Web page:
According to the present invention there is provided a data transport system comprising a head end router coupled to a data source, a plurality of downstream routers each for connection to at least one addressablie site and each coupled to the head end router by a high bandwidth forward data path; each of the downstream routers being connectable by a switchable low bandwidth return path, the head end router selecting the return control path from downstream routers by causing set-up of the respective return path to one of the downstream routers.
According to a feature of the invention there is provided apparatus for an asymmetric data connection comprising a head end router coupable to an ATM permanent virtual circuit (PVC) a PSTN modem coupled to the head end router, a plurality of downstream routers each coupable to the ATM PVC via respective ATM interfaces, and a plurality of downstream PSTN modems each coupled to a respective downstream router via a respective serial interface, each ATM interface of each respective downstream router being allocated, in use, a respective IP address in a single subnet, and each serial interface of each respective downstream router being allocated, in use, a respective IP address in a single subnet.
By arranging for the ATM interfaces and the serial interfaces each to be allocated IP addresses in the same respective subnet IP routing is simplified. Thus, a changeover of intended recipient of data passing along the ATM PVC is readily achieved.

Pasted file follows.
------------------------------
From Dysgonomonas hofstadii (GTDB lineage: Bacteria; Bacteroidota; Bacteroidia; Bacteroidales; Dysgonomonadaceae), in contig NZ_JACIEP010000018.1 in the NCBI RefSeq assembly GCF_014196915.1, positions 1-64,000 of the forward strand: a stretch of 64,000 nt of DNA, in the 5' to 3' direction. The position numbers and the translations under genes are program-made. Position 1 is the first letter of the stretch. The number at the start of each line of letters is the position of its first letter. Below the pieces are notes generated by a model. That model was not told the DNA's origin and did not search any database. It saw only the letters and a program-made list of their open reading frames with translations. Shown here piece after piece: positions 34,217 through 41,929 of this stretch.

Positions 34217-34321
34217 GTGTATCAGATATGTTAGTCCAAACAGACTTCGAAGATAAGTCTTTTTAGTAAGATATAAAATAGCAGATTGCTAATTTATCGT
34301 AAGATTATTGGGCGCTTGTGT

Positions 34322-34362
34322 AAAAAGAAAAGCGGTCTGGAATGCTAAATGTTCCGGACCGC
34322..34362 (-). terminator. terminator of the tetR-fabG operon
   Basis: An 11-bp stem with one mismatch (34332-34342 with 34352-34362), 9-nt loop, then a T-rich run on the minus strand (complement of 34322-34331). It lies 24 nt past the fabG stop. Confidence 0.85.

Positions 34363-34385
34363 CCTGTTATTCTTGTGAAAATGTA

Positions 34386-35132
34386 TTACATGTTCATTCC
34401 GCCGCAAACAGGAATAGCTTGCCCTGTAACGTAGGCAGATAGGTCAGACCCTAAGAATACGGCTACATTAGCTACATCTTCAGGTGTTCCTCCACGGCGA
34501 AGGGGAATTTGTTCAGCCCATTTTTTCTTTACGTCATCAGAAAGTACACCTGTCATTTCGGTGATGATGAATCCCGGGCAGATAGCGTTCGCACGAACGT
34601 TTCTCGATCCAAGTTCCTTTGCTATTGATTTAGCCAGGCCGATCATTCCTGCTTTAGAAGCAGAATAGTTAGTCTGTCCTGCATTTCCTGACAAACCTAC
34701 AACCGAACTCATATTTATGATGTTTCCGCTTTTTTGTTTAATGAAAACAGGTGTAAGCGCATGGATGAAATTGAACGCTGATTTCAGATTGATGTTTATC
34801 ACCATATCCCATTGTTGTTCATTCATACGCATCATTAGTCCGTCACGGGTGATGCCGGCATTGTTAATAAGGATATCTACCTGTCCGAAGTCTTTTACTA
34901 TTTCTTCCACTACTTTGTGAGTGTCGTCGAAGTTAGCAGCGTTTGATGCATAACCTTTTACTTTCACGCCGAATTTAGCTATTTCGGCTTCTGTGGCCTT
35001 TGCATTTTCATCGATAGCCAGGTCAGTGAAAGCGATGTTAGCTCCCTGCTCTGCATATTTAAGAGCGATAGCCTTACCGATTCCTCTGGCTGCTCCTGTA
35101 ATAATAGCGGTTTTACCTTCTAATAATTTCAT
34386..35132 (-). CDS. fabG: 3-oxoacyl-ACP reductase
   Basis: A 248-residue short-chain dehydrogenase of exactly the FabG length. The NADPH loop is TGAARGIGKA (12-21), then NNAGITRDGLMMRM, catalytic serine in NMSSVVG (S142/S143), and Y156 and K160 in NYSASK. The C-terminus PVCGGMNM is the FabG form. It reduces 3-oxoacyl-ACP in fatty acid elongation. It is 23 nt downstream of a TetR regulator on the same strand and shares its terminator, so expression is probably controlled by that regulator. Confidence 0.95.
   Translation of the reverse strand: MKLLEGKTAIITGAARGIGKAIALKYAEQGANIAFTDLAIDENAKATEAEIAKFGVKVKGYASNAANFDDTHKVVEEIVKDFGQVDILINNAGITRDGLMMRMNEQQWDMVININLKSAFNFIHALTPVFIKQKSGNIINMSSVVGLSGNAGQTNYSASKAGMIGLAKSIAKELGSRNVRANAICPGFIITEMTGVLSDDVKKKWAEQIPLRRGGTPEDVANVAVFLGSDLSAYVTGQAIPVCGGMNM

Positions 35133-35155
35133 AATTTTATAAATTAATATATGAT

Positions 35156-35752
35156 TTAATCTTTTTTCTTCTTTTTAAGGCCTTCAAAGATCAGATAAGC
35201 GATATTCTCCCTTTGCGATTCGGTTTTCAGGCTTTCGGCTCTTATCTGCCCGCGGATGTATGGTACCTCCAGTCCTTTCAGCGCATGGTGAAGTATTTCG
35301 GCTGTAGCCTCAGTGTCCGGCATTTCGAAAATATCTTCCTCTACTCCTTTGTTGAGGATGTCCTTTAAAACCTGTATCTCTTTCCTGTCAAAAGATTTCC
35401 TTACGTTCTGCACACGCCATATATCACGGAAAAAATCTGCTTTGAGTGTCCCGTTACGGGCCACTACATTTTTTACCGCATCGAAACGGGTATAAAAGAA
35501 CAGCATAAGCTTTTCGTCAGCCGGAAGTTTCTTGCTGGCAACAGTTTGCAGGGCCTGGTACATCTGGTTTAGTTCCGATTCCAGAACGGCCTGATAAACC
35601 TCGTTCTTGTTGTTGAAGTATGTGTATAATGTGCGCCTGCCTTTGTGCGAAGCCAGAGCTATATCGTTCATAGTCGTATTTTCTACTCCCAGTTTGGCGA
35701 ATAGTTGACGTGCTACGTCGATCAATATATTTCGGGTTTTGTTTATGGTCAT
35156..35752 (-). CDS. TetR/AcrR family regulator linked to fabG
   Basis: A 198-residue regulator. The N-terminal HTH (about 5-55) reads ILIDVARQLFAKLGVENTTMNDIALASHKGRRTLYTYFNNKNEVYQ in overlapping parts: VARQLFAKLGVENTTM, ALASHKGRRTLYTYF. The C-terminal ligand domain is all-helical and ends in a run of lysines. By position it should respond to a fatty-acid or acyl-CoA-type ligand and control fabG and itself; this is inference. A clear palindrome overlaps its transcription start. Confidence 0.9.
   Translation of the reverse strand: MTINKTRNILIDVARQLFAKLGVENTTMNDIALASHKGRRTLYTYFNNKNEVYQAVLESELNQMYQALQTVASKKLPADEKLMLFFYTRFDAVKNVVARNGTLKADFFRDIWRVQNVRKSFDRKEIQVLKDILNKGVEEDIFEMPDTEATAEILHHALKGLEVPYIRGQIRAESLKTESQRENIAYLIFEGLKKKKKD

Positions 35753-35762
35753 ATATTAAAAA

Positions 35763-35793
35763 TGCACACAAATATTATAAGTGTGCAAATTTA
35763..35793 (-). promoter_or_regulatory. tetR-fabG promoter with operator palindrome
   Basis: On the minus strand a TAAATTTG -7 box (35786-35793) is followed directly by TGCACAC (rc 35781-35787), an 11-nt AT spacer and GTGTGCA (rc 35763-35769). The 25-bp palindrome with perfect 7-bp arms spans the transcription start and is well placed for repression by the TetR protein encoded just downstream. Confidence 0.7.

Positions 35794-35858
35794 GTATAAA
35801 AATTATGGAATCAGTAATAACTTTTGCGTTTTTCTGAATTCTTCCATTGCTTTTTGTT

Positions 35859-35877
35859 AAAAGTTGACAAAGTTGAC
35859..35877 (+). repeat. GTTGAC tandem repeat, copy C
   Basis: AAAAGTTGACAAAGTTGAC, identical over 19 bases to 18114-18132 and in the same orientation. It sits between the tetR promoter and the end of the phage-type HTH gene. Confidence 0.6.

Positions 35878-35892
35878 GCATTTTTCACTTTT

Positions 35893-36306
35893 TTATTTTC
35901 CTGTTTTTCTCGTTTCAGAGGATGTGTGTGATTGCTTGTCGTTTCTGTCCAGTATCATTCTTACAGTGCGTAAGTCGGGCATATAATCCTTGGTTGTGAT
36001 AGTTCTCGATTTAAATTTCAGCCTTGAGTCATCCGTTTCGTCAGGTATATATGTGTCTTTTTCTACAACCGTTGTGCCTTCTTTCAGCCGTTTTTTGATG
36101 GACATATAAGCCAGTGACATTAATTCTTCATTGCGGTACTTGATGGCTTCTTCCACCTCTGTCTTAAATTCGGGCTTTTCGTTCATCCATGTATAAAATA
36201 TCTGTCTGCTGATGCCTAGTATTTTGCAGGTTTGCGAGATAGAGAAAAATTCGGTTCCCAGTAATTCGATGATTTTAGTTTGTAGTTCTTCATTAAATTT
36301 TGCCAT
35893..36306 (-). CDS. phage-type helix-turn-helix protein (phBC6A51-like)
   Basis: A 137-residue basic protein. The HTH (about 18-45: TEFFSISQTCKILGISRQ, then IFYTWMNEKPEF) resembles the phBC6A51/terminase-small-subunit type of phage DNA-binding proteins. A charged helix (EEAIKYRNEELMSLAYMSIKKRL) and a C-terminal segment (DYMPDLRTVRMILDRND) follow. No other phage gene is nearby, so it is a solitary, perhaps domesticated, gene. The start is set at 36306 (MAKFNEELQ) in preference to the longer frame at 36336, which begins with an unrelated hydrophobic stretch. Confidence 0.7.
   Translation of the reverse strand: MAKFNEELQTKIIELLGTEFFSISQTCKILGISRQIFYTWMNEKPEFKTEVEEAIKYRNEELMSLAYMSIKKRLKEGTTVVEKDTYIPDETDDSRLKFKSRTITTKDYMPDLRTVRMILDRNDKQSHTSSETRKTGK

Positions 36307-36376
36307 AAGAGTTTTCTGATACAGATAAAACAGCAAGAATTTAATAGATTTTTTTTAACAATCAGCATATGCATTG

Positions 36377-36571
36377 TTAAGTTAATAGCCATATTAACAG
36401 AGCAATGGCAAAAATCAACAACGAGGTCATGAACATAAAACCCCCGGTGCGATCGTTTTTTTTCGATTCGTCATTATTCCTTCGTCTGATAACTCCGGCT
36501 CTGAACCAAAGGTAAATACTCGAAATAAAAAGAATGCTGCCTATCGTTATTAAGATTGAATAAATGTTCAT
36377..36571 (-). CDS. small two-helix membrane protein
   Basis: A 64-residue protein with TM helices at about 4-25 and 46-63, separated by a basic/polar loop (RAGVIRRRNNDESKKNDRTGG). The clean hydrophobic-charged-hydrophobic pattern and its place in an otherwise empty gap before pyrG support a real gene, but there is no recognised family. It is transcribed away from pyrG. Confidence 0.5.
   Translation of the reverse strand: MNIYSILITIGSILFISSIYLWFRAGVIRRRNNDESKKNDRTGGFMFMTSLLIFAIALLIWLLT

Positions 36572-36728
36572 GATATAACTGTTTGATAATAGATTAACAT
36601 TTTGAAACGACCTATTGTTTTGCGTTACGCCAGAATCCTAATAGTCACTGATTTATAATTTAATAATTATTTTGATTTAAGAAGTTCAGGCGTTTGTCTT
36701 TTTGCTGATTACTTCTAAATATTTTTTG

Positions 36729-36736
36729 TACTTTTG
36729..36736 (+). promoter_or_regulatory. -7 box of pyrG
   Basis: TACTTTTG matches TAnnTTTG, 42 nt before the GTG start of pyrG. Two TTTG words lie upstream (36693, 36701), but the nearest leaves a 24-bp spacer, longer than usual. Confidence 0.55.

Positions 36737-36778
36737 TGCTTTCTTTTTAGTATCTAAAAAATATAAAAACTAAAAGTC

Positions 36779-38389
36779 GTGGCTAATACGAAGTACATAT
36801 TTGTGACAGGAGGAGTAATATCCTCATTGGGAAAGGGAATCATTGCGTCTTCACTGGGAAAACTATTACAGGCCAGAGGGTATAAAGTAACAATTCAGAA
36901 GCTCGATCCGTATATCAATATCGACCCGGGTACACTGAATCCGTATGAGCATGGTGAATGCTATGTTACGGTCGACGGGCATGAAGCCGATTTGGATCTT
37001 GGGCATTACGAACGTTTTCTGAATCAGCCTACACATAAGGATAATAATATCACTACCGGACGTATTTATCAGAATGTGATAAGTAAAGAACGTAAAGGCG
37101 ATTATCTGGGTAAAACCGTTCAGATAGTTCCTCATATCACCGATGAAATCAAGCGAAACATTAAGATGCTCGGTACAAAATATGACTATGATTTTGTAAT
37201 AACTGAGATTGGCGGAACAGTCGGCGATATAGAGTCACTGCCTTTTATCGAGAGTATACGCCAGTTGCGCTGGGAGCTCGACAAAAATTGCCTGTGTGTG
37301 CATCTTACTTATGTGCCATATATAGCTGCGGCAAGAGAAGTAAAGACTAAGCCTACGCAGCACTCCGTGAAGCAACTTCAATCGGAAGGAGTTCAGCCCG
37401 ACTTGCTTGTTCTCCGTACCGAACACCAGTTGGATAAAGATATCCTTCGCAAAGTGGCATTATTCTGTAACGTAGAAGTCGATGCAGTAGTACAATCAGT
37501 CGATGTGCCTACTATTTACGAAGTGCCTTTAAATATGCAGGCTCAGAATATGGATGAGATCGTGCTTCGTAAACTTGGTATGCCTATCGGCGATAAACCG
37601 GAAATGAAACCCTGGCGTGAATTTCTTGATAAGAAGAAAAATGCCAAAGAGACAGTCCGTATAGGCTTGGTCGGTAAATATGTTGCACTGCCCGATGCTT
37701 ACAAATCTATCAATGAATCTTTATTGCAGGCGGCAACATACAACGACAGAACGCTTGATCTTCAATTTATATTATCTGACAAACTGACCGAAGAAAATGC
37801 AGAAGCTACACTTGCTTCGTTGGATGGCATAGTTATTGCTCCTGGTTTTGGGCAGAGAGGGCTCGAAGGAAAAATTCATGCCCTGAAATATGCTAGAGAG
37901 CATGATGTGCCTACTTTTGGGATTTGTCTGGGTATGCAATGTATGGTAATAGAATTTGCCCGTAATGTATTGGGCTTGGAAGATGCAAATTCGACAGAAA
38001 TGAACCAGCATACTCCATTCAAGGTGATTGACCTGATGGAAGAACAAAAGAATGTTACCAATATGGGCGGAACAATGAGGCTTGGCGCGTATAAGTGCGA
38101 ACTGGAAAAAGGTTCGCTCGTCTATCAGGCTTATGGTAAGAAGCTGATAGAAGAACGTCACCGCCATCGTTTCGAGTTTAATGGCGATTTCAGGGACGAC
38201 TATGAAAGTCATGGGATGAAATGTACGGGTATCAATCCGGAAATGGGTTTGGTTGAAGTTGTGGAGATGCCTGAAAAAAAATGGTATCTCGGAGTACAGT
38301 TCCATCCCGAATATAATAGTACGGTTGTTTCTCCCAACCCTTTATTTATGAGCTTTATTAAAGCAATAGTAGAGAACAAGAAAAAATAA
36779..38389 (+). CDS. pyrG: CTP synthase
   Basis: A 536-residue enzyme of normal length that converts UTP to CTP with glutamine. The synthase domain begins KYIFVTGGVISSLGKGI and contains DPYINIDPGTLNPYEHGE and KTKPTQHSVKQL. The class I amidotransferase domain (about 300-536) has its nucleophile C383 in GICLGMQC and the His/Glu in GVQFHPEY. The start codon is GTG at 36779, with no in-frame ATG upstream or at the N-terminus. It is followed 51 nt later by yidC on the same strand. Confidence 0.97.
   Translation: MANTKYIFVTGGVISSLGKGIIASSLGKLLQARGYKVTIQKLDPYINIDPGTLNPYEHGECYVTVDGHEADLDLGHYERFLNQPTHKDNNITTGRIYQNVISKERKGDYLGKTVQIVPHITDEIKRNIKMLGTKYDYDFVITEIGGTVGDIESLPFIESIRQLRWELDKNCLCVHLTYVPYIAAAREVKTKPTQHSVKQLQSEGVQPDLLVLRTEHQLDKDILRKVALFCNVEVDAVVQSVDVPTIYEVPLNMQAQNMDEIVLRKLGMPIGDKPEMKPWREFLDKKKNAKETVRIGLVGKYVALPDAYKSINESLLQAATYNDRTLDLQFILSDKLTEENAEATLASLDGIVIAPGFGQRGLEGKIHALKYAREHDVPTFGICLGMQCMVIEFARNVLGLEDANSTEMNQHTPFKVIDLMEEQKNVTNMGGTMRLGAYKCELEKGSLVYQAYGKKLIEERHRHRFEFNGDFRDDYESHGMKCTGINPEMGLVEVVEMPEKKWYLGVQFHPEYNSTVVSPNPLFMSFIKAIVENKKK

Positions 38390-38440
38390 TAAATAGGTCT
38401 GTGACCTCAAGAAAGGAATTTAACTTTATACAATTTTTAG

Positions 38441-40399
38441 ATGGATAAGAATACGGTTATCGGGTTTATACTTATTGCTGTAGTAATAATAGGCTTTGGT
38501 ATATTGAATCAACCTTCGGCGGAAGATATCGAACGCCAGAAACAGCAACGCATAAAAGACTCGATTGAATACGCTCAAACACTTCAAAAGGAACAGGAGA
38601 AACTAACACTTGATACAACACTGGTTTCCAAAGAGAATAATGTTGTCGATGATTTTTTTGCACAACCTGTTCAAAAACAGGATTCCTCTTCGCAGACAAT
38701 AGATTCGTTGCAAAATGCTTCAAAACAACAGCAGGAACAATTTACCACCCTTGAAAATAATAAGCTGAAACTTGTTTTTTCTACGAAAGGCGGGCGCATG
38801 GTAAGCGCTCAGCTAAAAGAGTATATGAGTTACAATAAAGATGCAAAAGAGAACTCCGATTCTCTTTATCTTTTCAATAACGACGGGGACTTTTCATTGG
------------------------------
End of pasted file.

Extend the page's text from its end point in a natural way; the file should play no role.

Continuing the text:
Preferably each downstream router is arranged to receive data over the same PVC, the IP address carried with the ATM data being used by each downstream router to determine whether the data is valid for that user. This avoids the need to change the configuration of the PVC each time a different customer at a downstream router requires data via the ATM connection. Since the ATM pipe between the head end router and the downstream routers is likely to pass through several switches, there would be a significant reconfiguration and checking overhead should the PVC need reconfiguring each time the user changed.
The head end router may include a modem address mapping table operable to map the IP address of each of the said serial interfaces to the respective downstream PSTN to which each serial interface is connected. This allows the head end router to dial the relevant PSTN modem connected to the serial interface of the downstream router when data for the IP address of the relevant serial interface is received.
By arranging for the head end router to dial the downstream router (rather than vice versa), the head end router has control over the PSTN link, which means that one customer's modem call does not block out the next customer's call. As a corollary to this, the modems on the downstream routers should preferably be arranged not to attempt to dial the head end router since doing so could block calls being made from the head end router to another downstream router.